Unraveling the Myths Around Epilepsy: A Cross-Sectional Study of Knowledge, Attitude, and Practices Among Pakistani Individuals

Abstract found on PubMed

Introduction: Across its historical trajectory, epilepsy has frequently been linked to evil forces, particularly in the sub-continent. This research was created to find out if educated Pakistanis still believe that epilepsy is caused by being possessed by spirits (Jinns). The objective of the study is to assess the knowledge, attitudes, and practices (KAP) regarding epilepsy within the educated populace of Pakistan.


Method: After approval from the Ethical Review Committee, a population-based cross-sectional design was conducted in Chakwal District, Pakistan between February 1, 2018, and June 1, 2020, to evaluate the general knowledge and attitudes of the public toward epilepsy. A non-probability convenience sampling technique was utilized to recruit participants from different socioeconomic backgrounds across Chakwal District, and only individuals aged 18 years or older with at least 12 years of education were eligible to participate. A previously validated structured questionnaire was used to document findings. The study focused on several variables, such as knowledge about epilepsy and the percentage of people who have witnessed seizures, as well as sources of knowledge, subjective causes of epilepsy, beliefs in cure, transmission, and treatment options.

Results: The survey included 512 participants, and the age distribution was as follows: 18-29 years old accounted for 18% of the respondents, 30-44 years old accounted for 35%, and 45-60 years old accounted for 31%. There was a female predominance with a frequency of 312 (60.9%). When asked about their sources of knowledge about epilepsy, the majority of participants (59.57%) reported learning about epilepsy from friends and relatives. A smaller percentage (18.36%) reported learning about epilepsy from schools, while another 20.31% heard about epilepsy from media and relatives.


Conclusion: The results of this research show that the general populace of Pakistan has a serious dearth of comprehension and information about epilepsy. Participants frequently held misconceptions about epilepsy being a hereditary disease and a mental condition, highlighting the need for focused education and information efforts to dispel these falsehoods. The fact that most participants got their knowledge about epilepsy from peers and family also emphasizes the value of peer education and social networks in spreading awareness of the disease.

Sleep Problems in Adolescents with Epilepsy and their Caregivers: Associations with Behavioral Difficulties

Abstract found on PubMed

Background: The aim of this study was to investigate the frequency of sleep problems in adolescents with epilepsy and their caregivers. We also examined the behavioural difficulties in adolescents with epilepsy and compared these behaviors with healthy controls.


Methods: This observational case-control study included 37 adolescents with epilepsy and their caregivers, and 43 healthy age-matched adolescents and their caregivers. The Children`s Sleep Habits Questionnaire (CSHQ), DSM-5 Level 2 Sleep Disorders Scale for Children, and Strengths & Difficulties Questionnaire (SDQ) were used to evaluate sleep habits, sleep problems, and behavioural difficulties in adolescents. The DSM-5 sleep disorder scale for adults was used to evaluate the caregivers` sleep problems.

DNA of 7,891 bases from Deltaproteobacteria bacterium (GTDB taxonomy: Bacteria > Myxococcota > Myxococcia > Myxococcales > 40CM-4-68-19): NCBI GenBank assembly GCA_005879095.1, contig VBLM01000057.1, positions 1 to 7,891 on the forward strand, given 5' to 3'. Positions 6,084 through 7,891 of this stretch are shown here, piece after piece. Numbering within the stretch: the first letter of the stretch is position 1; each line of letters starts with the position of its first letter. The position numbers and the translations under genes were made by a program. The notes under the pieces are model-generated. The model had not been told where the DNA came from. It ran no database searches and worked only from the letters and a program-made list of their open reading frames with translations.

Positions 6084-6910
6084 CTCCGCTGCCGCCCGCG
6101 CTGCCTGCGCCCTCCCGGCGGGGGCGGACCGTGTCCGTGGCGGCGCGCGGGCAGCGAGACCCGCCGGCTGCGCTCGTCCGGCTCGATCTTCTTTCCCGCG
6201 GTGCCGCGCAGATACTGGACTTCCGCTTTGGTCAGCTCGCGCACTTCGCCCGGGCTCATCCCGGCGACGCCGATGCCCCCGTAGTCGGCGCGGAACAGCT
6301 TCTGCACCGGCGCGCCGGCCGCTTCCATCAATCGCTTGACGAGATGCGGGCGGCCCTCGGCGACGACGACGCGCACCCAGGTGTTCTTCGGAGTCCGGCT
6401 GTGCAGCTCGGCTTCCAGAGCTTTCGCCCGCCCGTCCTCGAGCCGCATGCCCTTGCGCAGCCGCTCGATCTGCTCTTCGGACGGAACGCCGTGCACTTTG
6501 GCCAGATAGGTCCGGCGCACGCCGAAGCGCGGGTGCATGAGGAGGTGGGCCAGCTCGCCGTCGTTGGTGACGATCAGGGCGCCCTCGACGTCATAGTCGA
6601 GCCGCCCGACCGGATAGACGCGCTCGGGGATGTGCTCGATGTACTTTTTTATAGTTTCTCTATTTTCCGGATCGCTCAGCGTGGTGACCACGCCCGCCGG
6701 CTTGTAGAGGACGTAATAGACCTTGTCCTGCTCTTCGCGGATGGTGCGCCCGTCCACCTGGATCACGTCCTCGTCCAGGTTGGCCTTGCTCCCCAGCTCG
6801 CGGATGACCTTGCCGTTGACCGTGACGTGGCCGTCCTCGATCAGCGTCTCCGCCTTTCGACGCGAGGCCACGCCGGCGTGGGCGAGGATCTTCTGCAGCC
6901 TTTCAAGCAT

Results: Adolescents with epilepsy had higher sleep problem scores such as daytime sleepiness and overall sleep problems compared with healthy controls. The psychopathological symptoms such as conduct problems, hyperactivity/inattention, and total behavior were also more frequent in adolescents with epilepsy. There was a nonsignificant increase in DSM-5 sleep disturbance score in caregivers of adolescents with epilepsy. Sleep onset delay had a significant negative correlation with total behavioral difficulties (r = -0.44, p < 0.01), and emotional problems (r = -0.47, p < 0.05) in adolescents with epilepsy. Sleep duration was negatively correlated with conduct problems (r = -0.33, p < 0.05), but positively correlated with prosocial score (r = 0.46, p < 0.01) in adolescents with epilepsy. Night waking was positively correlated with total behavioral difficulties (r = 0.35, p < 0.05) and hyperactivity score (r = 0.38, p < 0.05) in adolescents with epilepsy.


Conclusions: Adolescents with epilepsy have more frequent sleep disturbances and maladaptive behaviors such as hyperactivity/inattention, and conduct problems compared with healthy controls, and their caregivers are more vulnerable to sleep problems. Moreover, we also demonstrated a strong association between sleep disturbances and behavioral problems in adolescents with epilepsy.

Silicon Nose: Small Sensor “Smells” Incipient Seizures 

Article published by NewsWise

In people with epilepsy, seizure-alert dogs can smell small changes in body chemistry and warn of an impending seizure an hour or more before it occurs. Inspired by this feat of nature, a team of researchers has sniffed out a way to replicate the ability with technology.